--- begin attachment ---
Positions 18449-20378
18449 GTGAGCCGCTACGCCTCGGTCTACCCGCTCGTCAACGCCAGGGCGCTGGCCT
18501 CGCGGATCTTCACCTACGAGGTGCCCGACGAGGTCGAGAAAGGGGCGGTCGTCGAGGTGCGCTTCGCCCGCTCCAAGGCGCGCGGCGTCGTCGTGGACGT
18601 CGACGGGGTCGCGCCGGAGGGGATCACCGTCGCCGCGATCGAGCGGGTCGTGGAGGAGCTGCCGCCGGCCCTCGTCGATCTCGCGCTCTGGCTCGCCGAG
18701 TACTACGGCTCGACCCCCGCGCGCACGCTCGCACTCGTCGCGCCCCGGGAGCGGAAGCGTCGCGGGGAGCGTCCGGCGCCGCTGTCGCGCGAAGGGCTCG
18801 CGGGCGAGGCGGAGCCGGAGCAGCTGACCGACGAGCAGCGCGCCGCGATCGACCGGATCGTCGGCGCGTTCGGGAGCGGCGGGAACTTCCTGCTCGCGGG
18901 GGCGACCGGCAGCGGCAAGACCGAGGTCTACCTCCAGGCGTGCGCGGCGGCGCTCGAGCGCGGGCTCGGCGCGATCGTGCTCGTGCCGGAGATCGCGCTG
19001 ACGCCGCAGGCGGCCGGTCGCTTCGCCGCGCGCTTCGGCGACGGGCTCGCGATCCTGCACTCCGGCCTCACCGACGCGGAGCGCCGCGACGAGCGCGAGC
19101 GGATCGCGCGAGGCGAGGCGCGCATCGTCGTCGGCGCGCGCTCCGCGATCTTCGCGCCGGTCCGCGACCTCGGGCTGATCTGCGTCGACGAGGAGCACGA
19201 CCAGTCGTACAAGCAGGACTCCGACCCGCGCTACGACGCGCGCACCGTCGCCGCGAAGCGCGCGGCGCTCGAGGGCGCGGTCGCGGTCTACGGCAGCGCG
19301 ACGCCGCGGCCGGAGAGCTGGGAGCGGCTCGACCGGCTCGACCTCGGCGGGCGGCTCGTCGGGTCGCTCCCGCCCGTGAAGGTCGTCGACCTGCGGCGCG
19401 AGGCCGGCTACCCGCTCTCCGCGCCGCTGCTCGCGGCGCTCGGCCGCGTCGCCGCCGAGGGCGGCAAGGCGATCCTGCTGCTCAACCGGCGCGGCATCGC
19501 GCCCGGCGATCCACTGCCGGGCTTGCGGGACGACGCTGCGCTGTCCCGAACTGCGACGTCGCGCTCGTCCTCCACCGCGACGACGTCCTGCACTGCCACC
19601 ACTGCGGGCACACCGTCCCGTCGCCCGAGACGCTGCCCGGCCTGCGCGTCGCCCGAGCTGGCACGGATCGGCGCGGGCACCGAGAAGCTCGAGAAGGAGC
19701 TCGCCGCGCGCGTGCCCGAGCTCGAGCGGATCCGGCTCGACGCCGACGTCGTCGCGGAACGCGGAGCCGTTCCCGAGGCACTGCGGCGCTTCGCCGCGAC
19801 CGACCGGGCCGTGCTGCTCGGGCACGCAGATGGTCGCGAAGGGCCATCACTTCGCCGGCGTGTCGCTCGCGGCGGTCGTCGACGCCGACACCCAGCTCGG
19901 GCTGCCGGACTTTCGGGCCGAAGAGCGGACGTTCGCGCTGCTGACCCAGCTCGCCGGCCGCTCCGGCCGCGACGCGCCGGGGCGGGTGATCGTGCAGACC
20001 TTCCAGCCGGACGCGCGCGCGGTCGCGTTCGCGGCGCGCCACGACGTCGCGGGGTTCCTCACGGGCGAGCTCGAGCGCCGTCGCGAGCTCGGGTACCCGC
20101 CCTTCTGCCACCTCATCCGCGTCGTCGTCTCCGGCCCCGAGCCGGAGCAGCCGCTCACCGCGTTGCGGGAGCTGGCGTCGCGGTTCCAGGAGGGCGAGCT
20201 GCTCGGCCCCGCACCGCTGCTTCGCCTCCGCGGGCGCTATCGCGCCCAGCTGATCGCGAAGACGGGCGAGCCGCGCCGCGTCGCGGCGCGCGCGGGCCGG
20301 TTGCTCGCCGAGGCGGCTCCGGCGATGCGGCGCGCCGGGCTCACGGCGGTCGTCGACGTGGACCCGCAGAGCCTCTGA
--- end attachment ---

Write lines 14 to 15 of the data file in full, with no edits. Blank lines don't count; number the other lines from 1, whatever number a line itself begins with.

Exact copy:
19601 ACTGCGGGCACACCGTCCCGTCGCCCGAGACGCTGCCCGGCCTGCGCGTCGCCCGAGCTGGCACGGATCGGCGCGGGCACCGAGAAGCTCGAGAAGGAGC
19701 TCGCCGCGCGCGTGCCCGAGCTCGAGCGGATCCGGCTCGACGCCGACGTCGTCGCGGAACGCGGAGCCGTTCCCGAGGCACTGCGGCGCTTCGCCGCGAC